Non-combustible surface

T

toasty

Hi,

I have a query regarding what is considered as a non-combustible surface.

I know this may sound like an obvious question, but I think (for example) MDF is considered to be non combustible, even though (of course) it would burn if you put it on a fire.

So really I guess I'm asking if anyone knows what makes something 'non-combustible' in the eyes of the IEE.

The reason I ask is that I'm in the process of fitting new boiler, mains hot water, burglar alarm, home automation, rewire, new consumer unit - basically you name it, it's being changed!!

I'm going to end up with a lot of electrics all in a similar place (probably the loft) and rather than mount all the boxes, trunking etc.. on the brickwork it'll be easier to fix them to a piece of MDF or similar.

Oh, great forum by the way, been reading the posts here for a while.

Cheers
-Dan
 
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To be safe you could use fire resisting MDF or ply. Either class 1 which is half hour or class 0 which is one hour fire rated.

Most good timber merchants or board specialists will have it.

Jason
 
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Most surface mount kit doesnt have to be mounted on a non combustable surface.
 
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I agree with Lectrician, but as to what is a combustible surface, basically all wood products (unless specifically treated) are combustible. Plasterboard is not, so if wood were clad in plasterboard, this would be non-combustible, eg a ceiling.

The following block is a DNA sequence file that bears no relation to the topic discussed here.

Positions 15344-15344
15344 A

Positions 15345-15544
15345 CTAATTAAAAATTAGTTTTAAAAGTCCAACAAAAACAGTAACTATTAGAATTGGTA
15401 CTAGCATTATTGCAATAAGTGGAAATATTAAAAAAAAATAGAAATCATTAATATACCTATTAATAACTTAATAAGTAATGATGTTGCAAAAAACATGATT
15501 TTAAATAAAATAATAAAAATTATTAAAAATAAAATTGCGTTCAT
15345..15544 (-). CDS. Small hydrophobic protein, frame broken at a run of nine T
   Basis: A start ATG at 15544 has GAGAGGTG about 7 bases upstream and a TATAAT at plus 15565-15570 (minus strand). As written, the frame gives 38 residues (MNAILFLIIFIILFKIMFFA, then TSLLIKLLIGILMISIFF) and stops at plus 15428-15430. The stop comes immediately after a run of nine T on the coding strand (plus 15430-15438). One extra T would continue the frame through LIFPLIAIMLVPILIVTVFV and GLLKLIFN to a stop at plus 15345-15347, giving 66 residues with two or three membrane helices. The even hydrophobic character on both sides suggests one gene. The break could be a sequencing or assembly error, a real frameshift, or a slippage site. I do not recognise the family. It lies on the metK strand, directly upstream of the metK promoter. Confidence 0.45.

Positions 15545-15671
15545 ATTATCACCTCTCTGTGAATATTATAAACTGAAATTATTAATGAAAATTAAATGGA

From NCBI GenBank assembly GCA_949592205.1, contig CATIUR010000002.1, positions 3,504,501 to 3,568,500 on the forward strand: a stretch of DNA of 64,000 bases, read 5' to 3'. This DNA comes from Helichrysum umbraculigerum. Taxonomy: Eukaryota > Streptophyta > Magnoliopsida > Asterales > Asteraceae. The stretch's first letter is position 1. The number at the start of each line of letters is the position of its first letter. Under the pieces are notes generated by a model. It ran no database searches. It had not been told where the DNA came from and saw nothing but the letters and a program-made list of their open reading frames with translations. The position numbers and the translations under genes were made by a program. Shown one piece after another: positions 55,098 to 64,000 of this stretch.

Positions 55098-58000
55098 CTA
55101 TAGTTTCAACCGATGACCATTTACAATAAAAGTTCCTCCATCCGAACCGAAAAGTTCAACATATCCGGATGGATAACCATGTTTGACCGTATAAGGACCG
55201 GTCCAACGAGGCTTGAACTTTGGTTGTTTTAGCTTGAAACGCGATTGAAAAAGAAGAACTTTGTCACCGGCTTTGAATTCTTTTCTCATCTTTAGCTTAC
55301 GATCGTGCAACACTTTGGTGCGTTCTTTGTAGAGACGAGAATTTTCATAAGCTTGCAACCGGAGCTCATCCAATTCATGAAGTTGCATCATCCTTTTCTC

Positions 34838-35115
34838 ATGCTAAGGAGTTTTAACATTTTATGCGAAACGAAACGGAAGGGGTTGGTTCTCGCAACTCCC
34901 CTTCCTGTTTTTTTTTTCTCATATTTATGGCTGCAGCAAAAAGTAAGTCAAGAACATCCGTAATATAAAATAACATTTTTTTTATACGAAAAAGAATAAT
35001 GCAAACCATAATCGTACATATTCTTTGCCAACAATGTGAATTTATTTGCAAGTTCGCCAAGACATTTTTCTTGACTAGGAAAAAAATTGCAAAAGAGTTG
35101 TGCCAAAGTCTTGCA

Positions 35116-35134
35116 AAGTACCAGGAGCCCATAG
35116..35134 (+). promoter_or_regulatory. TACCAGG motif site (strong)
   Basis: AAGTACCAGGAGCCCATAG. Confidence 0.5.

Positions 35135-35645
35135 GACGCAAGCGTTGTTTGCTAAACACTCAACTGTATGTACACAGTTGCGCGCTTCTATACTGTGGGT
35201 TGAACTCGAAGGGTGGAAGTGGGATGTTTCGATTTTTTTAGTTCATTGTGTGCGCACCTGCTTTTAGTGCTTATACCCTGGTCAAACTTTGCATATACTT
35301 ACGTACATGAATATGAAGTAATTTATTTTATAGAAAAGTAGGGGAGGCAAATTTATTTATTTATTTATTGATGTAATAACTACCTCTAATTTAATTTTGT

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securespark said:
basically all wood products (unless specifically treated) are combustible.

True, but perhaps it has little bearing on electrics. One of the electrical bodies (I forget which one) undertook a study a few years back into the combustability of accessories with wooden components - both antique components and ranges currently offered by manufacturers.

The conclusion was that wood poses a very low risk of combustion and therefore meets the ignitability requirements of BS 7671 but some varnishes and polishes on antique accessories are combustible and therefore not appropriate.

I'll see if I can find the reference.

--
Michael
 
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But isn't that why IEE banned the old wooden pattresses?

Think gyp board (thicker one) is 1/2 hour rated, too.
 

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